By Colleen Harding
Recently, I had the pleasure of attending a luncheon hosted by the Rotary Club of Cleveland. The luncheon included the top three speeches from a recent contest that the Rotary hosted for several local high school students. The winner of the contest will represent our city at the regional finals.
The young man who won gave an unbelievable speech about living a non-violent life. He mesmerized the room. He is a senior from John Marshall High School, and his speech gave the entire room amazing hope. He was articulate, poised, and passionate about his topic. He explained that violence served no purpose. He cited an example of how a friend had been killed and how it affected him and his school. It was emotional and heartfelt.
The young man made me think about the harsh and cruel realities that some young people face today. It made me nervous and uncertain about some of the young people that are going to inherit our city. How are they going to handle the challenges and choices that will need to be made? This speech and this young man gave me hope. He was solid leader and had his head was on straight (old-fashioned term).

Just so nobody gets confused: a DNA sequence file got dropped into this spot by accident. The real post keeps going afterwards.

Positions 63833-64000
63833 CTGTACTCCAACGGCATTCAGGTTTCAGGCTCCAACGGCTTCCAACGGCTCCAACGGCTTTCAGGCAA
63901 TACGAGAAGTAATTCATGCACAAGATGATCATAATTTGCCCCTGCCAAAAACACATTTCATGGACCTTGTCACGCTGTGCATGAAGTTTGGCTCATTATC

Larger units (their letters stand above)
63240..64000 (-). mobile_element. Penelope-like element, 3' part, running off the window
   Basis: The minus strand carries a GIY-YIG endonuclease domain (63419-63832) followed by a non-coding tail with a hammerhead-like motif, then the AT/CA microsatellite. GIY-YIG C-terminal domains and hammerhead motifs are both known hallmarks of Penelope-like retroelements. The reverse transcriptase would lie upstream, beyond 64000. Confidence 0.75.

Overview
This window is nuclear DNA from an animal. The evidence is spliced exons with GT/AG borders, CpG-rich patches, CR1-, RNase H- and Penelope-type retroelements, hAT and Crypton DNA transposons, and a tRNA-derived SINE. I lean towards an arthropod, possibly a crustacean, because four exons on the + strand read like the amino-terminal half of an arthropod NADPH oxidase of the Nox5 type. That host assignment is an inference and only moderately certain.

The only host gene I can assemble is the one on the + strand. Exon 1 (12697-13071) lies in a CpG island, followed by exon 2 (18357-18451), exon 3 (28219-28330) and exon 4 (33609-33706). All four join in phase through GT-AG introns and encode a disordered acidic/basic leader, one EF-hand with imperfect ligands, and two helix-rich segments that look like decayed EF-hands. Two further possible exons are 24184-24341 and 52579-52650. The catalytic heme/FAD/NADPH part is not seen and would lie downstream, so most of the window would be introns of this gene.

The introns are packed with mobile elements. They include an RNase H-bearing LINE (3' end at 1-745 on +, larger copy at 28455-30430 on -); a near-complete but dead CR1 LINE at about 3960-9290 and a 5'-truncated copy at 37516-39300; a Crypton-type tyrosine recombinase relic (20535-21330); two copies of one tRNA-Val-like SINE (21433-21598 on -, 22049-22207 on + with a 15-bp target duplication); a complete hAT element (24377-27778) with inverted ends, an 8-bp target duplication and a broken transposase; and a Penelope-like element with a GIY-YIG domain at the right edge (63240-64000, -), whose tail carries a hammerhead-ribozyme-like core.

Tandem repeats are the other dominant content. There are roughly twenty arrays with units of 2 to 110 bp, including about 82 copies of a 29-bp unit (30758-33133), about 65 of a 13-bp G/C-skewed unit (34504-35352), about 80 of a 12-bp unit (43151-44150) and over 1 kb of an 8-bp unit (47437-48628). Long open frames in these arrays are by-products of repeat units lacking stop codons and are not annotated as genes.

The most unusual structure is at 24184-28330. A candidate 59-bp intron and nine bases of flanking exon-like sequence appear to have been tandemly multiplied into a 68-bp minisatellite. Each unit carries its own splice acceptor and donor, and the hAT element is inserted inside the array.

This young man obviously had a mentor or mentors or someone in his life that taught him about peace. Someone instilled in him that life doesn’t have to be violent. Watching violent programs, playing violent video games, and participating in violence is a choice, and one can choose not to participate in these activities.
This young man made me think about what we are doing as a community to make sure our young people are prepared. Are we teaching our young people the difference between right and wrong? Are we preparing them for a world that can be harsh and unfair? Are we teaching them how to make good choices under rough conditions? Are we teaching them how to make good choices or good excuses? Are we leading by example? Can we do a little better job “walking the walk?”
If you have an opportunity to mentor a young person and teach them about the importance of proper behavior, making good choices and respect, please seize the opportunity. You will not only be investing in the future of our city, you will be investing in the future of our youth. It takes a village!
Colleen Harding is a protocol coach and the founder of the Cleveland School of Etiquette and Corporate Protocol. She can be reached at (216)-970-5889, email@example.com or http://www.clevelandschoolofetiquette.com.
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